Health and Medical News and Resources

General interest items edited by Janice Flahiff

There Is No Such Thing As A Safe Tan: GW Researchers Break Tanning Misconceptions

Blue Ultraviolet Light Lamp

Blue Ultraviolet Light Lamp (Photo credit: epSos.de)

From the 24 July 2012 article at Medical News Today

A new study conducted by GW School of Medicine and Health Sciences (SMHS) researchers Edward C. De Fabo, Ph.D., Frances P. Noonan, Ph.D., and Anastas Popratiloff, M.D., Ph.D., has been published in the journal Nature Communications. Their paper, entitled “Melanoma induction by ultraviolet A but not ultraviolet B radiation requires melanin pigment,” was published in June 2012.

“This is the first time that UV-induced melanin formation (tanning), traditionally thought to protect against skin cancer, is shown to be directly involved in melanomaformation in mammals,” said De Fabo, who is professor emeritus at SMHS. “Skin melanoma is the most lethal of the skin cancers. Our study shows that we were able to discover this new role for melanin by cleanly separating UVA from UVB and exposing our experimental melanoma animal model with these separated wavebands using our unique UV light system designed and set up at GW. Dermatologists have been warning for years there is no such thing as a safe tan and this new data appears to confirm this.” ..

..

“Also new is our discovery that UV induction of melanin, as a melanoma-causing agent, works when skin is exposed only to UVA and not UVB radiation. This is especially important since melanoma formation has been correlated with sunbed use as many epidemiological studies have shown. One possible reason for this is that tanning lamps are capable of emitting UVA radiation up to 12 times, or higher, the UVA intensity of sunlight at high noon. Melanin plus UVA is known to cause photo-oxidation, a suspected, but still to be proved, mechanism for the formation of melanoma as we describe in our study,” De Fabo said. 

July 25, 2012 Posted by | Consumer Health, Consumer Safety | , , , , , , | Leave a comment

[Infographic] Killer Sunshine

From the post at InsuranceQuotes

If you’re like most people, chances are you’ll take any opportunity to throw on a pair of shorts and soak up a little vitamin D. Summer is the season for taking advantage of every opportunity you can to be outdoors, and while you’re enjoying the weather, you’re also probably happy to work on achieving a nice golden tan while you’re at it. But through all of the barbecuing, swimming, hiking, and good old fashioned sunbathing, it might just slip your mind to lather on a little SPF 40. When it comes to enjoying the great outdoors, it’s in your best interest to make sure that you do so with the proper protection. Skin cancer rates have skyrocketed in recent years, and while popular culture dictates that a beautifully bronzed body is the ultimate summertime achievement, the obsession with having a great tan is also having some scary health effects. While other cancer rates decline, fatalities from skin cancer continue to rise, and most people don’t realize just how much their risk increases with too much sunshine. While a little dose of golden rays is good for you, most people take that to an extreme, and the impacts of long-term tanning can be more deadly than they realize. The following infographic looks into the causes and effects of the rising skin cancer rates, and it might make you think twice before skipping out on the sunscreen.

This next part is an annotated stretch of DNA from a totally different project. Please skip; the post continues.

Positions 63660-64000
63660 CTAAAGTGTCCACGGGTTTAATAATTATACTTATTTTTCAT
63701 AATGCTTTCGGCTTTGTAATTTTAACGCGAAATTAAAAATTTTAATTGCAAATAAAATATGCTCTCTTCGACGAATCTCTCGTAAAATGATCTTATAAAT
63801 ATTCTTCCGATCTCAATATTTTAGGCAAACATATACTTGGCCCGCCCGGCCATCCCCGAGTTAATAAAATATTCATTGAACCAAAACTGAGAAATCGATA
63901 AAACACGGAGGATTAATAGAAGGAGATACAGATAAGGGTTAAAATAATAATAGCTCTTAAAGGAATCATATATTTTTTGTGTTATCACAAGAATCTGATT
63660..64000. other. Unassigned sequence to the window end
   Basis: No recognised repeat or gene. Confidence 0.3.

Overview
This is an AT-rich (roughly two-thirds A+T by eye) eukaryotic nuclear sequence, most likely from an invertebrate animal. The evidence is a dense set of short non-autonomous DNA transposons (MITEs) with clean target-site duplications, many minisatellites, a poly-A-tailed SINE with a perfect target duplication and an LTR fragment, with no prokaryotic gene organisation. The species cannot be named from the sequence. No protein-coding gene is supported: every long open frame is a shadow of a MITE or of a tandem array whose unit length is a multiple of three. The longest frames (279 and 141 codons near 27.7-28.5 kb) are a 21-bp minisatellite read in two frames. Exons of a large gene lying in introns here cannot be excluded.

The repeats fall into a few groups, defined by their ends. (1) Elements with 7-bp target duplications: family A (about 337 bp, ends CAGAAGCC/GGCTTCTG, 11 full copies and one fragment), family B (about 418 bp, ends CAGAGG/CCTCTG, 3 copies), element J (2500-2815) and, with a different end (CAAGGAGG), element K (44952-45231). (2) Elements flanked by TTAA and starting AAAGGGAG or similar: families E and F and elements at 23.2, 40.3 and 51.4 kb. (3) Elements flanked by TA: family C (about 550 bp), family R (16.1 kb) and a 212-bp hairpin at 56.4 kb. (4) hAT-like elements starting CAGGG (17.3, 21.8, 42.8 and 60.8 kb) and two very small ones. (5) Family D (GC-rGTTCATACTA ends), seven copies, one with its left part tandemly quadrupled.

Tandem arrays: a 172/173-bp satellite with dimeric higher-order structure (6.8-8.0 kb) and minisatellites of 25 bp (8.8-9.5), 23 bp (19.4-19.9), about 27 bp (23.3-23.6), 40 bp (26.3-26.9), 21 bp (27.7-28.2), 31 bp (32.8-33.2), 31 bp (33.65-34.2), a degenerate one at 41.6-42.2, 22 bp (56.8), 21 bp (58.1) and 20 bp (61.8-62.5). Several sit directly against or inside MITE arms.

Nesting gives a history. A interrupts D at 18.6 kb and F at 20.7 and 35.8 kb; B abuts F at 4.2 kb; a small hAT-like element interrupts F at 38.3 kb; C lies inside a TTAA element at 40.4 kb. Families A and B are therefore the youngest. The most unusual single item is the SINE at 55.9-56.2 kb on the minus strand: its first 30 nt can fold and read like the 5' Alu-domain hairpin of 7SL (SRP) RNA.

Skin Cancer Infographic

July 12, 2012 Posted by | Consumer Health | , , , , , | Leave a comment

Summer Safety- Swimming and Tanning

A few Web sites and Web pages on Swimming Safety

–> Where is it safe to swim? (American Red Cross) outlines related risks and water safety tips

–>Swim Healthy, Swim Safely (US Centers for Disease Control and Prevention) includes topics as Swimmer’s Ear,
Water-Related Injuries,Healthy Swimming

–> Drowning Links (MedlinePlus)

…and a few tanning sites (remember, tanning is a response to injury by UV light and not a sign of good health)

–>Basic Information About Skin Cancer (US Centers for Disease Control and Prevention) includes topics as Prevention and Risk Factors.

–> Sun Exposure (US National Library of Medicine) includes links Tanning Beds Raise Melanoma Risk and Indoor Tanning: The Risks of Ultraviolet Rays (Food and Drug Administration)

May 26, 2010 Posted by | Consumer Health | , | Leave a comment

   

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